Secondly, knowing the limitations of financial recovery due to the often frustrating reality of late-reporting, Suspicious Activity Reporting (SARs) was also of utmost concern so that in those cases when you had an uncooperative victim, safe harbor could be established as quickly as possible with law enforcement for information sharing.
Thankfully, since my days primarily-tasked with elder financial exploitation investigations, the Federal Government has since passed the ‘Senior Safe Act’ which establishes immunity for those certain members of financial institutions that report suspected exploitation to covered agencies. It’s a great first start in making the financial services community the ‘front line’ in the detection and prevention of elder financial exploitation, removing a barrier that often impeded reporting suspicion of elder financial exploitation: fear of breach of privacy. As is so often the case with many time-sensitive investigations, reporting concerns in a timely manner and placing the necessary account holds until a full investigation can be completed is the path to a more successful outcome (especially with regards to recovery of lost funds, if there are these opportunities).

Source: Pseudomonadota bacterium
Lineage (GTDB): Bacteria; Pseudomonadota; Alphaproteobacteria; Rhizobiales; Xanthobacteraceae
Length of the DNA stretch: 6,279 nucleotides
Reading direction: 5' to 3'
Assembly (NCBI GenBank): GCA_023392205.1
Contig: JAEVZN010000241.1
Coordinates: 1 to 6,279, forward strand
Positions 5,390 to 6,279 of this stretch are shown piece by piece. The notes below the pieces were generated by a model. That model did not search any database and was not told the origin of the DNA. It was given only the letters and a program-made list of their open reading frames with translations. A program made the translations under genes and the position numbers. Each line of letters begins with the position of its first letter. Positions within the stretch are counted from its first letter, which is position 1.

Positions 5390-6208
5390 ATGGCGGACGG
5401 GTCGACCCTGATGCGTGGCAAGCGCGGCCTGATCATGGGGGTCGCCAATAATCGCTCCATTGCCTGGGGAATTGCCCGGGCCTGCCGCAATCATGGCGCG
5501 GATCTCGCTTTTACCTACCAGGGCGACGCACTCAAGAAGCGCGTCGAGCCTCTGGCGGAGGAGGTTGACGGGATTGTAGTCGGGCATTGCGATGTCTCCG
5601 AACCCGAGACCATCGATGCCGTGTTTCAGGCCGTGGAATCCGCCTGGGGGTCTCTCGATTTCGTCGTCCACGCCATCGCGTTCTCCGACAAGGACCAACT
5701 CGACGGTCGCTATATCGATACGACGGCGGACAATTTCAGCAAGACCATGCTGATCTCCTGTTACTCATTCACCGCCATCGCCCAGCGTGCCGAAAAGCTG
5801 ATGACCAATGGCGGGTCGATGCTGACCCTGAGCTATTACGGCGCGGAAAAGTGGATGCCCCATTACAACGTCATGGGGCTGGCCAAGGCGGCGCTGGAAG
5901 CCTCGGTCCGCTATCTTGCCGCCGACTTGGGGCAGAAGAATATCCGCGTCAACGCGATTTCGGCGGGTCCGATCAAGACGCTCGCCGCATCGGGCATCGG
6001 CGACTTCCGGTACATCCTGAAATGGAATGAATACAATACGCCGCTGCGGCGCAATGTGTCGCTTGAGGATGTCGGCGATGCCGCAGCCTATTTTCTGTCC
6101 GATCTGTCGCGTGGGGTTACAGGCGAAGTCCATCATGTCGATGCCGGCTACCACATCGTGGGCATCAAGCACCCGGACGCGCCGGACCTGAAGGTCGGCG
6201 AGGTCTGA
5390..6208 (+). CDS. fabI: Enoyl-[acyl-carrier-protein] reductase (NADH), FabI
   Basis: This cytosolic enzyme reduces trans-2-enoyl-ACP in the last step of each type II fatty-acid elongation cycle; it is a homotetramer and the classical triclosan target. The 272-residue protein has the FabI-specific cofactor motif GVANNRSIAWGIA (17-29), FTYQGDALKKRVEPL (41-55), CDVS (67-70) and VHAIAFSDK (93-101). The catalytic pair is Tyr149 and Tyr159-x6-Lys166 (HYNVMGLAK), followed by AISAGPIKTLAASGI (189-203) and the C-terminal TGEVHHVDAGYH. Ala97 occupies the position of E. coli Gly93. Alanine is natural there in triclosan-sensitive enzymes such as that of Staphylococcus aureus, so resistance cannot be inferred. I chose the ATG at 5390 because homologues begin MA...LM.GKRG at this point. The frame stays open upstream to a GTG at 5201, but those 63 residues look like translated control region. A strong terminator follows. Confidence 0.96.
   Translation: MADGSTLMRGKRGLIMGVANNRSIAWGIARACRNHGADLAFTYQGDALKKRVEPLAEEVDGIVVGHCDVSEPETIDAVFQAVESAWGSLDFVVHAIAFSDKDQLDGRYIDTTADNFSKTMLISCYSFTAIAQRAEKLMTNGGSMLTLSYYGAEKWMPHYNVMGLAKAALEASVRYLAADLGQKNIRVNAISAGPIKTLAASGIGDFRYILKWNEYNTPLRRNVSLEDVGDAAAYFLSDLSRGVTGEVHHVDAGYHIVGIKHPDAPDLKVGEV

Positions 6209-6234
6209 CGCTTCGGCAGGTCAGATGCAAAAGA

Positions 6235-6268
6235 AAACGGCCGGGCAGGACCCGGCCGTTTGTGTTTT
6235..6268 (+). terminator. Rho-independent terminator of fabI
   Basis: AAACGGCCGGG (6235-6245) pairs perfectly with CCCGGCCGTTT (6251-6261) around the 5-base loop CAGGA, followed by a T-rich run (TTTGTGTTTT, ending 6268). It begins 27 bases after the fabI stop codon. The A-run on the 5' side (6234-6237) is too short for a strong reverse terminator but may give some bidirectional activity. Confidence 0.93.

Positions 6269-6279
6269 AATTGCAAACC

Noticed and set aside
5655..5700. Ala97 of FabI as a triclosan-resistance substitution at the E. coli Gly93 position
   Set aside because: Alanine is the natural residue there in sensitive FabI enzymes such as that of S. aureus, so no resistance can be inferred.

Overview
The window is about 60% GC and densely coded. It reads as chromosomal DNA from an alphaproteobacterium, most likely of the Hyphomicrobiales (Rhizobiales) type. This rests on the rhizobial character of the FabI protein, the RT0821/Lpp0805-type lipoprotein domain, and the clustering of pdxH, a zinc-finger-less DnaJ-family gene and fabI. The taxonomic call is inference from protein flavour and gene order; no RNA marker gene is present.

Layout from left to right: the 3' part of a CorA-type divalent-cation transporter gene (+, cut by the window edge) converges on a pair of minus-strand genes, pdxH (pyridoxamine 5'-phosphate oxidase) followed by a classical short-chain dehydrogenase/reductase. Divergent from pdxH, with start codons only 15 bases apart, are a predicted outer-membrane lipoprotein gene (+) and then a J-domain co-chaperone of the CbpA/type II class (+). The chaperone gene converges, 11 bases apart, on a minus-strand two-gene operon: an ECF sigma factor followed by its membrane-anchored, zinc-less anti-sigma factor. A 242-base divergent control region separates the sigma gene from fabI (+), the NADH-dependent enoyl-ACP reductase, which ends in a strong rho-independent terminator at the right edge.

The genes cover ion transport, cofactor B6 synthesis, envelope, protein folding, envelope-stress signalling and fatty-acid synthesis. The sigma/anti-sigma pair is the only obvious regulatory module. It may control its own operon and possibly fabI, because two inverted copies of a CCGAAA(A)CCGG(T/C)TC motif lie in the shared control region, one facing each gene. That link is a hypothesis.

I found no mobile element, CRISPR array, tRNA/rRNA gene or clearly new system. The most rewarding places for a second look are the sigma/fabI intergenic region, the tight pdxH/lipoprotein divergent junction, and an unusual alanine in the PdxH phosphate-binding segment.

Judith M Shaw Advocated for Change
Interestingly, the Senior Safe Act came into effect in part from the pro-active work of a bank teller in Maine who decided to stick his neck out for a customer he felt was a victim of elder financial exploitation. That customer’s mother was Maine’s head of the State’s Office of Securities (Judith Shaw). Ms. Shaw now refers to those of us at financial institutions as ‘truly the warriors’ on the ‘front line’ of the fight against elder financial exploitation.
I may not handle an elder financial exploitation case as regularly now as I used to, but if Ms. Shaw’s words inspire more of these actions, we might have a chance in winning some ground in this important fight in a growing arena of financial fraud.
Thank you for reading and listening to my story.